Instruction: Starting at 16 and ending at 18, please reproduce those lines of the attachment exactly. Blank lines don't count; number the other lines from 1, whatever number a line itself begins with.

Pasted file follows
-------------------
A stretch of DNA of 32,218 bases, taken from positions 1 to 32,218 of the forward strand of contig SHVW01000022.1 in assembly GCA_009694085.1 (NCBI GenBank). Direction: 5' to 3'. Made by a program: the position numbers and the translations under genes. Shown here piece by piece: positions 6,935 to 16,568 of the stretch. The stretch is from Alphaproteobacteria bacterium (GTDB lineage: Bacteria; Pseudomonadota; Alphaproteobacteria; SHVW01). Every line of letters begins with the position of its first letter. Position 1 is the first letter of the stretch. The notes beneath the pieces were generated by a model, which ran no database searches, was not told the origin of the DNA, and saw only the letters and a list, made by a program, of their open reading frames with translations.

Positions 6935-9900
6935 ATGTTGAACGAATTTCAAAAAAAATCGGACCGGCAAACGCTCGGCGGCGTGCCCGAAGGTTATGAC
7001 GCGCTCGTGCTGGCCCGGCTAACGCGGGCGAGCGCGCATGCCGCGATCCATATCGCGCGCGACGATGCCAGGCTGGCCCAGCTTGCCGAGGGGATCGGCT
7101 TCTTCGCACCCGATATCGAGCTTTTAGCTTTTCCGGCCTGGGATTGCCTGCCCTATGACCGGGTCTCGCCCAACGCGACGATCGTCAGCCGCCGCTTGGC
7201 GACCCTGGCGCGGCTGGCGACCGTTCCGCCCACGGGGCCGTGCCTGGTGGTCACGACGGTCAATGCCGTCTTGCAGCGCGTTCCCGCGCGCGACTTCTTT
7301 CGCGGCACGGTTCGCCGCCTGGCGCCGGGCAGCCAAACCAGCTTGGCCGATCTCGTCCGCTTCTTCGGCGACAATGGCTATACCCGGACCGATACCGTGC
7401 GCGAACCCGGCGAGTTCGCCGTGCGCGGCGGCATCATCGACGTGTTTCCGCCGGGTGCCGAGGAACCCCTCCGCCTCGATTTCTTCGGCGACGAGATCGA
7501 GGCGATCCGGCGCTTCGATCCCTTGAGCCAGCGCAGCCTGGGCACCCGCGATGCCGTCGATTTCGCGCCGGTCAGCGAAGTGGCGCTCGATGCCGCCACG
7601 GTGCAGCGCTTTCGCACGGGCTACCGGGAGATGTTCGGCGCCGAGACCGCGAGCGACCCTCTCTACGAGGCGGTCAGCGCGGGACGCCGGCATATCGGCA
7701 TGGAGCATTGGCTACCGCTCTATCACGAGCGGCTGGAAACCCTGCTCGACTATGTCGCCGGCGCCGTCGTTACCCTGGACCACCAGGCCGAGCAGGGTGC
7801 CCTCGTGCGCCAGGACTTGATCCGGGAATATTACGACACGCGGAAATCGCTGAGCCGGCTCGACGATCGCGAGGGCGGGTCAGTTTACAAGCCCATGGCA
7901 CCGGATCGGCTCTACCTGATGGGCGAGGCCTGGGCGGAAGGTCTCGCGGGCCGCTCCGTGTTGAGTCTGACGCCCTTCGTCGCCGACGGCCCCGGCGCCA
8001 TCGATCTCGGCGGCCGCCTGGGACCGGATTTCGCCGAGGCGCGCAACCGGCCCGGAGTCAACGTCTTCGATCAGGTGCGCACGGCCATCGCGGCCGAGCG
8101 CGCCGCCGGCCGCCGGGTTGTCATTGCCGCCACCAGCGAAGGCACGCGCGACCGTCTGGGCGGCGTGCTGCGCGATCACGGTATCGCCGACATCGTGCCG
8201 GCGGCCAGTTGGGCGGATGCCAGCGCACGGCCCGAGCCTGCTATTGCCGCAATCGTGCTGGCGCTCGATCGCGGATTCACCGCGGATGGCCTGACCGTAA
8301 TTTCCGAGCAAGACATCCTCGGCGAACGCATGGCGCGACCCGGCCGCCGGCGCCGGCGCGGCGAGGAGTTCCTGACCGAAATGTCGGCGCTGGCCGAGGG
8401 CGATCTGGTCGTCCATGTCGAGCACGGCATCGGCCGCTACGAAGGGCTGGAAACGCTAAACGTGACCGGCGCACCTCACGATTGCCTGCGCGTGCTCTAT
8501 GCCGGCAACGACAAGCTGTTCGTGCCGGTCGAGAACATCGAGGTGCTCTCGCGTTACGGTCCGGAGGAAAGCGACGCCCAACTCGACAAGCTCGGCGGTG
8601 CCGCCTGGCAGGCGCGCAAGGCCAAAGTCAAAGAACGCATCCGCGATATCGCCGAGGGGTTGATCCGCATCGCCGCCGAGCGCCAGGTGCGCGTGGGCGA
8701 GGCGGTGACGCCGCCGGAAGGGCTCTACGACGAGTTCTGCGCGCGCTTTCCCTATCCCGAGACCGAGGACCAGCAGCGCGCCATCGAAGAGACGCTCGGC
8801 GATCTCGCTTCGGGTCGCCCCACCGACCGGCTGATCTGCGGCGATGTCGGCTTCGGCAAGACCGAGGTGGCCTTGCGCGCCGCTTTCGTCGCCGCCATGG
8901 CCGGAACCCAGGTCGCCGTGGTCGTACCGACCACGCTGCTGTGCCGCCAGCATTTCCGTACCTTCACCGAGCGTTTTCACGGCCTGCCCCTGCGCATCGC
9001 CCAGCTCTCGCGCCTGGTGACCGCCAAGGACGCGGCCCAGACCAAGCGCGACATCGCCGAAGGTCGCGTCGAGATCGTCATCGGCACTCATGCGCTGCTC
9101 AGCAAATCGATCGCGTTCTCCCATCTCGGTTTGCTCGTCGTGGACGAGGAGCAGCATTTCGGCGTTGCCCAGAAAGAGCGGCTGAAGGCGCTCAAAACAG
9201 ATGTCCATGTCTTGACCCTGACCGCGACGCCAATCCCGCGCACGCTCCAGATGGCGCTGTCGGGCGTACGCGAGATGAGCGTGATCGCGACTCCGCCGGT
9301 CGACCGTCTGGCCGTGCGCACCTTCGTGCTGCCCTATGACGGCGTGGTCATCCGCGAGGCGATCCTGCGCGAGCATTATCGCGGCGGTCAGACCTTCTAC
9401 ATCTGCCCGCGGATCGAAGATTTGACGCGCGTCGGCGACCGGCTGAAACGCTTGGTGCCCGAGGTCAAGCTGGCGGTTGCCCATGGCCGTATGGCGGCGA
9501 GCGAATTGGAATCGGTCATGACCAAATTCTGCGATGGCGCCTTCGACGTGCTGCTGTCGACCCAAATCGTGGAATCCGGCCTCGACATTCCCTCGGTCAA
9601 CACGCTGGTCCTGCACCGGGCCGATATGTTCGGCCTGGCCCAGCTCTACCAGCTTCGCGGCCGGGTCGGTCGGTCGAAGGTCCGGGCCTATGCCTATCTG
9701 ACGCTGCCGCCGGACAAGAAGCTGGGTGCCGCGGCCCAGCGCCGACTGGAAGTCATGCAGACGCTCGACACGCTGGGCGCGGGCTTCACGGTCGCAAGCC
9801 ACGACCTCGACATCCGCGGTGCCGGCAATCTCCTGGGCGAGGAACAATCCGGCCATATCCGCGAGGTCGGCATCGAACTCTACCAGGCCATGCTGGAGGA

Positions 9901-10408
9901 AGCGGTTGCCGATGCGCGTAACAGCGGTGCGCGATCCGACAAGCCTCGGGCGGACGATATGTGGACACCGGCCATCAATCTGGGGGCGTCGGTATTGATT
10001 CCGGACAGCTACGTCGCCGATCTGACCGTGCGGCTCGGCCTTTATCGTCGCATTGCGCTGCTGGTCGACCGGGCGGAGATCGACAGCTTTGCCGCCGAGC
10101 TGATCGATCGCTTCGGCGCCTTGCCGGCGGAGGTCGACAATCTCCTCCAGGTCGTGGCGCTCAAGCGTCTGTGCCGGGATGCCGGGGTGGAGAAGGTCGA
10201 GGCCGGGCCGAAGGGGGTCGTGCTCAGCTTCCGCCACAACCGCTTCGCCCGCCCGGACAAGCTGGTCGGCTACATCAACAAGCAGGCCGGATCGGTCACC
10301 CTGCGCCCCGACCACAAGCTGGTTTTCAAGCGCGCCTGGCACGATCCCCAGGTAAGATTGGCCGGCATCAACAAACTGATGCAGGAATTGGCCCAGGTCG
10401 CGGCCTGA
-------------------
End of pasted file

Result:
8201 GCGGCCAGTTGGGCGGATGCCAGCGCACGGCCCGAGCCTGCTATTGCCGCAATCGTGCTGGCGCTCGATCGCGGATTCACCGCGGATGGCCTGACCGTAA
8301 TTTCCGAGCAAGACATCCTCGGCGAACGCATGGCGCGACCCGGCCGCCGGCGCCGGCGCGGCGAGGAGTTCCTGACCGAAATGTCGGCGCTGGCCGAGGG
8401 CGATCTGGTCGTCCATGTCGAGCACGGCATCGGCCGCTACGAAGGGCTGGAAACGCTAAACGTGACCGGCGCACCTCACGATTGCCTGCGCGTGCTCTAT